Number of Pages: 357
1st Published in the USA by Viking Penguin, 2007
Personal Rating: 8/10
Elif Shafak’s words glide effortlessly on the pages of the books she has authored. It’s no different with the Bastard of Istanbul. Shafak happens to be one of my favorite authors so I expected a treat with this book and I was not wrong.
The Bastard of Istanbul follows the lives of 2 families; The Turkish, Kazancis, and the Armenian-American, Tchakhmakhchians. Both families are very similar in their household set up.
The book begins with the rebel, Zeliha Kazanci, trying to procure an abortion at a clinic in Istanbul. Here, Turkish sentiments regarding the subject of abortion are quickly brought to the fore. As fate would have it, the abortion does not take place and fast forward to 19 years later, we have Asya Kazanci, the product, in the Kazanci household. Like her mother, she is headstrong and rebellious and at the same time, carries a burden in her heart; she has never known who her father is.
Across oceans and continents, we encounter 21 year old avid reader, Armanoush Tchakhmakhchian, who is half Armenian on her father’s side and half white American on her mother’s side. The Armenians have never forgotten the atrocities committed against them by the Turkish in the period during WWI. And so through close interaction with her Armenian side of the family, Armanoush has always been aware of this. Ironically, after her split from Armanoush’s father when her daughter was still a baby, Rose ended up with a Turkish man for a husband, Mustafa Kazanci, an uncle to Asya.
In Istanbul, Asya tries to make sense of her existence as a fatherless, young woman, caught between the traditional Turkish and the Western way of living. Shuttling frequently between San Francisco and Arizona where each side of her family lives, Armanoush is eager to trace her grandmother Shushan’s past as an orphaned Armenian in Istanbul. Ultimately, Armanoush ends up in the Kazanci household as a guest.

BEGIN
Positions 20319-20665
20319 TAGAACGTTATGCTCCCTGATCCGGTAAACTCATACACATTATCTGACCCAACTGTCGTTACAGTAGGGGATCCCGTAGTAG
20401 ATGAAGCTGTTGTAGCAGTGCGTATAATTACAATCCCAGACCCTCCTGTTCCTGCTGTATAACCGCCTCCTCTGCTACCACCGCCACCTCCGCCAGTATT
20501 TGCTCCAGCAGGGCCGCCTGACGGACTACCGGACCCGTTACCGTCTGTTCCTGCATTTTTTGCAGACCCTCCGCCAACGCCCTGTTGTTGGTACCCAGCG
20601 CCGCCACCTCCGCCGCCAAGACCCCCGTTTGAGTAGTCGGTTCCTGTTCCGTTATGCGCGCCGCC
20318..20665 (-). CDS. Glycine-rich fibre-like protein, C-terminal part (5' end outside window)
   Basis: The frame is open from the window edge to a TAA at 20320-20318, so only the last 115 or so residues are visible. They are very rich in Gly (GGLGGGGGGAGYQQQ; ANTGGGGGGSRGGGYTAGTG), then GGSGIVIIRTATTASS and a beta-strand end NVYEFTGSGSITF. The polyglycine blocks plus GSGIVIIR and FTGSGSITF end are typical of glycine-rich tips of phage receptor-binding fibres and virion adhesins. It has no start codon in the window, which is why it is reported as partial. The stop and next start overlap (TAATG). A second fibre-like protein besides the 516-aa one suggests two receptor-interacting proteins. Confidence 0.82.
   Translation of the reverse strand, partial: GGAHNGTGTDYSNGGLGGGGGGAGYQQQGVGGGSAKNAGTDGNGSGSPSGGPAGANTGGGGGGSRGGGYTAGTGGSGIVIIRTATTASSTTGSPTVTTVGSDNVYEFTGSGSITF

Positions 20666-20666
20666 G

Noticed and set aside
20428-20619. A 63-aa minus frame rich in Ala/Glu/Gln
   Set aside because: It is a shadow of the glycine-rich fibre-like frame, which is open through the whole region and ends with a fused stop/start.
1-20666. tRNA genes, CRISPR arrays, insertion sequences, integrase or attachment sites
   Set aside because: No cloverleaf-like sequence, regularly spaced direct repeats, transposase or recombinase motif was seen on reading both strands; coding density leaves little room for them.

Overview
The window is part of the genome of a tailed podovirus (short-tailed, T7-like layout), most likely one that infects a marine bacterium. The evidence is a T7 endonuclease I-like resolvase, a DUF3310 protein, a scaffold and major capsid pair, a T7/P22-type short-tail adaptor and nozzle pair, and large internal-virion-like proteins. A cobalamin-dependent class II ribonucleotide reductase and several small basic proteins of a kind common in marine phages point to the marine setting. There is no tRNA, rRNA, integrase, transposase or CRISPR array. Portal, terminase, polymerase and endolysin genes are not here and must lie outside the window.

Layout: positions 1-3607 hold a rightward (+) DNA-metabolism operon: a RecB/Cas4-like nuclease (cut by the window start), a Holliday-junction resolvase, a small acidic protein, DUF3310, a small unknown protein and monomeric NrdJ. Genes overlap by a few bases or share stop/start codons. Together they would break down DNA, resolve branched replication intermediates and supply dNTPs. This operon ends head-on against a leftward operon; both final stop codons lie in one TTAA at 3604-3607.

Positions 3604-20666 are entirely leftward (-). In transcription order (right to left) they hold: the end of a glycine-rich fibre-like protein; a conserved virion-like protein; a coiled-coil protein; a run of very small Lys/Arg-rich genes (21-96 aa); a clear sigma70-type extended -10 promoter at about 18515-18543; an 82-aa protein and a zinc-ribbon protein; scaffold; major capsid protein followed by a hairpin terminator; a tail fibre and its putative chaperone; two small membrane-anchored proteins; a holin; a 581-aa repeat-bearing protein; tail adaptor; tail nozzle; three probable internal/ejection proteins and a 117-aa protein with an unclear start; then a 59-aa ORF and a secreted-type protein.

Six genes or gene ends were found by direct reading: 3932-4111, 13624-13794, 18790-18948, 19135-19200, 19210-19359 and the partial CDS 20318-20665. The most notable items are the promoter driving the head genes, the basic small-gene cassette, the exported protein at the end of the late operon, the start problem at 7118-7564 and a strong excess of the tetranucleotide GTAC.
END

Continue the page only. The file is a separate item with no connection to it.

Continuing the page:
Since I am trying my best to avoid giving any more spoilers, I will jump right into what were the highlights in this book for me. Shafak cleverly uses the names of spices, fruits and cereals for each chapter and as you read a chapter, you are bound to come across that particular name somewhere in it. The Bastard of Istanbul is also like a journey through Turkish and Armenian cuisine complete with a full recipe for the Turkish ashure at some point.
In usual Shafak’s writing style, the book is not fast paced. It unfolds gradually as if you are peeling back layers and layers of clothing and may feel a bit too slow in some parts. However, as you approach the end, it finally dawns on the reader who Asya’s father really is and how much more the Kazancis are connected to the Tchakhmakhchians.
There are interesting characters in the Kazanci household of note being the 4 sisters, Banu, Cevriye, Feride and Zeliha plus grandmother Gulsum and great-grandmother, Petite-Ma which makes for an exciting read. Worth mentioning is that the Kazanci house is made up of purely women, save for Mustafa, who has been abroad for many years, and this is considered a curse of sorts, in the family.
I could go on and on about this book but if you are looking for a superb, literary style in a novel, this is it!
As reviewed by Lorna Likiza.